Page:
Nicholas Stern: We have to make the agreement, which will guide the world economy after Kyoto, guide the international understandings on climate change after Kyoto. If we miss it, we will undermine confidence in the carbon markets, which will be of vital importance in getting this whole set of investments—which are necessary—going. So, 2009 is a vital year. What we see is the biggest technological opportunity that we’ve had for a very long time—as big as the railways, as big as electricity, as big as the motorcar, and most recently, information technology.

It’s the opportunity to go for low-carbon growth. And we understand, roughly speaking, what technologies are needed. Some of them will be very quick, like insulating houses, promoting energy efficiency, and that will put unemployed construction workers back into work now, this year. Others, like bringing forward infrastructure investment, take a little longer. Others like R&D have a still further lead time.

But we have to put these kinds of packages together. To take the opportunities of the kind I described, there are a number of things that we have to overcome. One is the idea that the economic crisis takes precedence over the climate crisis. That’s just confusion. That just misses the point about how we can put our policies on these two things together in a very constructive way.

So we can be much more energy efficient. We can insulate our homes and get unemployed construction workers back into work. Those are the kinds of ways in which we can put things together. So to say that first one and then the other is just analytical confusion. We have to look at what’s involved in doing both and see and recognize how one can support the other. So that’s one kind of objection that has to be overcome.

A second one is that there are always collections of vested interests, people who have a vested interest in the high-carbon economy. And that’s not just the oil producers. It’s also the people who make the cars, the people who are driving the coal industry, and so on. And they will understandably ask, “Well, what does all this mean for me?”

Well, it means reallocation. It means that we’ll be shifting away from those heavily polluting kinds of activities. That’s the point. There would be resistance from those who are benefiting from deforestation. We have to stop it. So there are bound to be people whose activities are threatened by these kinds of policies.

Now, the answer to that is to be constructive, to help with carbon capture and storage through markets for carbon; to promote development activities which do not put such pressure on the forests; to promote the retooling of the car industry so that the less-polluting cars become cheaper to produce and the demand for those cars starts to appear.

Thirdly, we really have to show developing countries—those of us who live in the rich world—that we ourselves mean business, that we’re not just asking them to do things and not doing things ourselves. In that discussion, we have to ask how we can support them in moving to a path of low-carbon growth. They recognize that that’s essential, but there’s nothing that they can see as a model. So we have to, indeed, provide examples as fast as we can but also help them through finance, for example, from trading schemes, through sharing of technology, through supporting the fight against deforestation.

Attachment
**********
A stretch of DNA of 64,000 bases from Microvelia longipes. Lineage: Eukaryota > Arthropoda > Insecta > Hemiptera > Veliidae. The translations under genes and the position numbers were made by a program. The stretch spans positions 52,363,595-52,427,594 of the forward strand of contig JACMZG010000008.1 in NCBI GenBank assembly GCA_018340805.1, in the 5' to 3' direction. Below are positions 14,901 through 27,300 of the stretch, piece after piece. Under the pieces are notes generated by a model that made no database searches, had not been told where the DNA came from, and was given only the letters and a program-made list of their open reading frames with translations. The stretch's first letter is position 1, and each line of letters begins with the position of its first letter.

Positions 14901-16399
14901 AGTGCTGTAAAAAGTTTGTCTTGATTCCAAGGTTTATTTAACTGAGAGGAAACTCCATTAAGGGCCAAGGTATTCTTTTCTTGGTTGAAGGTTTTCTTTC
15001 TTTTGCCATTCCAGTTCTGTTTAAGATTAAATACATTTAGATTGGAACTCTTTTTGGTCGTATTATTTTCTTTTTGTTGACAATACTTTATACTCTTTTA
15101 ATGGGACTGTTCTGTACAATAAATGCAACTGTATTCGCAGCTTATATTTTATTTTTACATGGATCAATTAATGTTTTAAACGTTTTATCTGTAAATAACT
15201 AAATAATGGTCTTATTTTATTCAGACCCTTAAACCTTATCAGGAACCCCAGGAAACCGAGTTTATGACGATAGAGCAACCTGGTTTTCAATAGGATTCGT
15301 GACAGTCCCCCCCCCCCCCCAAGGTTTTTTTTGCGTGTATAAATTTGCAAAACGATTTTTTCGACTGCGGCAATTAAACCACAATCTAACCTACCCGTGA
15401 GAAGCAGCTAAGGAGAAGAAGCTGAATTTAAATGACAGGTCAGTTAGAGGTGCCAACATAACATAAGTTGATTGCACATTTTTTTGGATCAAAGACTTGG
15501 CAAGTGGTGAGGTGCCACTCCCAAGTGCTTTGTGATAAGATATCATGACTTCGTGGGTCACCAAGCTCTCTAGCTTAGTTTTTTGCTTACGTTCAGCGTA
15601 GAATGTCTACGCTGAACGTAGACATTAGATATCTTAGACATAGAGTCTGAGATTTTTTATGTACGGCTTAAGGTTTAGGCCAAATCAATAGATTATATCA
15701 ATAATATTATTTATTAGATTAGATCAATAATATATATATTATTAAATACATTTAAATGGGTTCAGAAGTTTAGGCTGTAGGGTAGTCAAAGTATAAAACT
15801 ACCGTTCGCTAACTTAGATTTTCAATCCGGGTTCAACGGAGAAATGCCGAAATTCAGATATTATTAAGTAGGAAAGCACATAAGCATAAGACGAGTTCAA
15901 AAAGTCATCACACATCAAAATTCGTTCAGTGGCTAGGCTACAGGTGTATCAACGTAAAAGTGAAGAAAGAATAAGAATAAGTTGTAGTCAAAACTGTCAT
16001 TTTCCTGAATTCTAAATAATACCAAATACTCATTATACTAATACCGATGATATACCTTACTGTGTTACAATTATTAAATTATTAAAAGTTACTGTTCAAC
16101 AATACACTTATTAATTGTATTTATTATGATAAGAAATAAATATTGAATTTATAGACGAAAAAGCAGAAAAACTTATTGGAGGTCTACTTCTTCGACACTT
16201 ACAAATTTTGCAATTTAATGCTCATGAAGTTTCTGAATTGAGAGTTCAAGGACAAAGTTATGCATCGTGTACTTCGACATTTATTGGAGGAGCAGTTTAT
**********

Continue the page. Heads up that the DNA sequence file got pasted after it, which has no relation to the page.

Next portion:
So those are the three areas, I think, where I would place the strongest emphasis in overcoming what are genuine concerns by people who recognize the need for change but ask about the implications of change for them. And good policy helps to deal with those kinds of issues in a collaborative and supportive way.

It’s not there’s an opportunity to do it now. It’s that there are actual, real dangers in not doing it now—huge dangers in delay. [President] Obama is very clear on the challenges that we have. He’s been talking very clearly about the need for a green stimulus. He’s been talking very clearly about the scale of cuts which the US should commit to: 80 percent reductions between 1990 and 2050. Europe continues to move forward. China is now discussing its 12th five-year plan, starting in January 2011. And President Hu Jintao has argued that low-carbon growth must be a key theme,the key theme, in that plan.

We are seeing change in the world. The challenge is to move that change fast enough. I don’t know if we’ll move it fast enough, but at least the understanding of the hurry and the pressure, I think, is increasing in the political leadership around the world.

Michael Grubb: I think there’s quite a few big steps that need to be taken between now and Copenhagen. And that is still against a backdrop of my expectations being, say, a bit lower than some of the commentators out there. I mean, I think that there’s no question the US election has changed the atmosphere. It’s raised tremendous hopes—arguably, tremendous hopes lying on the shoulders of one certain new president. And the problem is this is actually a very complicated issue as well as a really tough politically one. And he has an awful lot of other things to worry about.